Molecular Neurobiology

, Volume 55, Issue 5, pp 3709–3717 | Cite as

CDK5-Mediated Phosphorylation-Dependent Ubiquitination and Degradation of E3 Ubiquitin Ligases GP78 Accelerates Neuronal Death in Parkinson’s Disease

  • Qingzhi Wang
  • Fengjuan Jiao
  • Pei Zhang
  • Jianguo Yan
  • Zheng Zhang
  • Feng He
  • Qian Zhang
  • Zexi Lv
  • Xiang Peng
  • Hongwei Cai
  • Bo TianEmail author


The molecular mechanisms responsible for the loss of dopaminergic neurons in Parkinson’s disease (PD) remain obscure. Loss of function of E3 ubiquitin ligases is associated with mitochondria dysfunction, dysfunction of protein degradation, and α-synuclein aggregation, which are major contributors to neurodegeneration in PD. Recent research has thus focused on E3 ubiquitin ligase glycoprotein 78 (GP78); however, the role of GP78 in PD pathogenesis remains unclear. Notably, cyclin-dependent kinase 5 (CDK5) controls multiple cellular events in postmitotic neurons, and CDK5 activity has been implicated in the pathogenesis of PD. Thus, we addressed the relationship between CDK5 and GP78 in MPTP-based PD models. We found that GP78 expression is decreased in MPTP-based cellular and animal PD models, and CDK5 directly phosphorylated GP78 at Ser516, which promoted the ubiquitination and degradation of GP78. Importantly, overexpression of GP78 or interference of GP78 Ser516 phosphorylation protected neurons against MPP+-induced cell death. Thus, our research reveals that the CDK5-GP78 pathway is involved in the pathogenesis of PD and could be a novel candidate drug target for the treatment of PD.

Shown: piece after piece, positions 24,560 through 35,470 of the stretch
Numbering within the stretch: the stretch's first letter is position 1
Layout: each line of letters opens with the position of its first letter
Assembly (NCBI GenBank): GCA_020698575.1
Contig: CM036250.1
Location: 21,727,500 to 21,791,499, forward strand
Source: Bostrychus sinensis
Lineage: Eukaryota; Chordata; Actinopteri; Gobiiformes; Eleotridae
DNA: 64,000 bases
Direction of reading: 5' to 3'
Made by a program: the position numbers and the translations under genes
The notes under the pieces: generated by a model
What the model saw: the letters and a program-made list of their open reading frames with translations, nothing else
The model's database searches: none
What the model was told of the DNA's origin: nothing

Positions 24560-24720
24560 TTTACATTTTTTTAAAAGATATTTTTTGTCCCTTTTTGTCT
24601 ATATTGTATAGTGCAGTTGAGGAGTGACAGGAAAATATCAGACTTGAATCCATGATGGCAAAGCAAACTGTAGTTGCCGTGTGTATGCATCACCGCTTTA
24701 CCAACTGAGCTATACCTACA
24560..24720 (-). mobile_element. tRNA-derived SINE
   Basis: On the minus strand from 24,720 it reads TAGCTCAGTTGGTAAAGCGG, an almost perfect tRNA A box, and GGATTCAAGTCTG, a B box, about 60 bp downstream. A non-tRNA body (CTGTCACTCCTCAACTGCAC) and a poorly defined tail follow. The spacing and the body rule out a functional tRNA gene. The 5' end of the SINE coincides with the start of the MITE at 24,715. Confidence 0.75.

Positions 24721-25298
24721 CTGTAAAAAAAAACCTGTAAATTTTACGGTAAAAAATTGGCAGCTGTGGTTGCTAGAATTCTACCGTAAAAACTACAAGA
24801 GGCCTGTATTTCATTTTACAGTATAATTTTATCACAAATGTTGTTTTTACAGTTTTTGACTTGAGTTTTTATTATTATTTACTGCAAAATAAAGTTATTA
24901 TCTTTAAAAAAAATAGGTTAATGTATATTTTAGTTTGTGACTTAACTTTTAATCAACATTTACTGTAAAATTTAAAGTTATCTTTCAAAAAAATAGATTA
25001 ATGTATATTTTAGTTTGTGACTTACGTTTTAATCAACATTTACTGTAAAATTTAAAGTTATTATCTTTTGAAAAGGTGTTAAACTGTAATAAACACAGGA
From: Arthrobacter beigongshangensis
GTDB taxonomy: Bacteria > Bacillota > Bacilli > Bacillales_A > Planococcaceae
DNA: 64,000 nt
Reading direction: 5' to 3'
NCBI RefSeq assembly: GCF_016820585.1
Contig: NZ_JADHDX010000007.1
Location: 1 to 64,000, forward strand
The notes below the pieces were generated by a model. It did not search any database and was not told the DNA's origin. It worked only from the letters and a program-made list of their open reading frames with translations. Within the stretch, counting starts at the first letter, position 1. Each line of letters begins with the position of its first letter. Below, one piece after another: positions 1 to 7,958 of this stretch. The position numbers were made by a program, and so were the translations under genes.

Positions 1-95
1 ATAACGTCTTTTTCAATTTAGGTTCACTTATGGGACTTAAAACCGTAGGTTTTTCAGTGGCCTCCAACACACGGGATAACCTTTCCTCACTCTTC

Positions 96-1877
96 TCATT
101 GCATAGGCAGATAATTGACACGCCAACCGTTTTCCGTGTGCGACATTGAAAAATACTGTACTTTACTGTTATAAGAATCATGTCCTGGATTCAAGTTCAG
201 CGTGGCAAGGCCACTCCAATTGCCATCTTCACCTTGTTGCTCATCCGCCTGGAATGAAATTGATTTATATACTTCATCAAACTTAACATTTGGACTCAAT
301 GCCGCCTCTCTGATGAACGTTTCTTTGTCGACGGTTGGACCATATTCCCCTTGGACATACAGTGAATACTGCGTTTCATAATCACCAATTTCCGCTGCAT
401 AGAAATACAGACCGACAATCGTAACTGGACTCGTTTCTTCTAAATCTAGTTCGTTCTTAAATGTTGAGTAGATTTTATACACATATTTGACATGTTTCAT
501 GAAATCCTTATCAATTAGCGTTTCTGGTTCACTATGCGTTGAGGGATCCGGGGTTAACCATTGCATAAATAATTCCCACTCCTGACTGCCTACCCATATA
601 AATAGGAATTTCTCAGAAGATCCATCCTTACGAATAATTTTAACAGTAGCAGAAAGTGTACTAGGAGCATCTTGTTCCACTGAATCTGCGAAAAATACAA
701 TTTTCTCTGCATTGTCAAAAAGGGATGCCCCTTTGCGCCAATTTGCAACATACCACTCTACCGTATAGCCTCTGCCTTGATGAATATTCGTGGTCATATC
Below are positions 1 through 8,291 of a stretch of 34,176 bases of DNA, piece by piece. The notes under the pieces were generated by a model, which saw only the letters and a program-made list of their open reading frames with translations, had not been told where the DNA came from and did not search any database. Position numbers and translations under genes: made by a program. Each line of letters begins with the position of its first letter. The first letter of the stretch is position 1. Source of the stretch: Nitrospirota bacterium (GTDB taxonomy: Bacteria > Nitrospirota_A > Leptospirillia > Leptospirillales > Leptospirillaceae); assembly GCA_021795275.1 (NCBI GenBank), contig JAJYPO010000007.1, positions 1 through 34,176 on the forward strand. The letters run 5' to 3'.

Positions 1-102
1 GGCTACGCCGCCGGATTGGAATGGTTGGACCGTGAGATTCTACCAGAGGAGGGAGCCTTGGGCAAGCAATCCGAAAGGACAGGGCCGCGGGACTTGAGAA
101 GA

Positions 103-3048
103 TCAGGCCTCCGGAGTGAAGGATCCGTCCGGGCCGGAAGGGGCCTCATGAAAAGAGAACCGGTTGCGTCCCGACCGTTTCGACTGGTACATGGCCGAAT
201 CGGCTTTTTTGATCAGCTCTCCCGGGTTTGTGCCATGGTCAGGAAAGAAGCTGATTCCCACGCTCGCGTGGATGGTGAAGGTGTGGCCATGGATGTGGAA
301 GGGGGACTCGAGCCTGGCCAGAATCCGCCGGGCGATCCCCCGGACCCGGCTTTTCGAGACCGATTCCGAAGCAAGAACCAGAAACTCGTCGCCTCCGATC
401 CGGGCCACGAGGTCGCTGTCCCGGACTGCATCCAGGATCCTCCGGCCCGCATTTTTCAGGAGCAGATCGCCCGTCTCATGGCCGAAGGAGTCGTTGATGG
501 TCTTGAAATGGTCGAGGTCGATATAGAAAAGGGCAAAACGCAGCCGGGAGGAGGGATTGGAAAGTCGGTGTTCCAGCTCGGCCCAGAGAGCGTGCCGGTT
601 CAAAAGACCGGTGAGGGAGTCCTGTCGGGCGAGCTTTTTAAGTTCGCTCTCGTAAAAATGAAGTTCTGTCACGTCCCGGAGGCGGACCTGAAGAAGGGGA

Parkinson’s disease Glycoprotein 78 Ubiquitination Cyclin-dependent kinase 



This work was supported financially by the National Natural Science Foundation of China (Nos. 31371384 and 31571044 to B.T. and No. 31600821 to P.Z.), Program for New Century Excellent Talents in University (No. NCET-10-0415 to B.T.), and China Postdoctoral Scientific Foundation (No. 2015M582226 to P.Z.).

Compliance with Ethical Standards

All animal experiments were approved by the Institutional Animal Care and Use Committees of Huazhong University of Science and Technology.

Conflict of Interest

The authors declare that they have no conflicts of interest.


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Copyright information

© Springer Science+Business Media New York 2017

Authors and Affiliations

  • Qingzhi Wang
    • 1
    • 2
    • 3
  • Fengjuan Jiao
    • 1
    • 2
  • Pei Zhang
    • 1
    • 2
  • Jianguo Yan
    • 1
    • 2
  • Zheng Zhang
    • 1
    • 2
  • Feng He
    • 1
    • 2
  • Qian Zhang
    • 1
    • 2
  • Zexi Lv
    • 1
    • 2
  • Xiang Peng
    • 1
    • 2
  • Hongwei Cai
    • 1
    • 2
  • Bo Tian
    • 1
    • 2
    Email author
  1. 1.Department of Neurobiology, Tongji Medical SchoolHuazhong University of Science and TechnologyWuhanPeople’s Republic of China
  2. 2.Institute for Brain ResearchHuazhong University of Science and TechnologyWuhanPeople’s Republic of China
  3. 3.Medical SchoolHubei Polytechnic UniversityHuangshiPeople’s Republic of China

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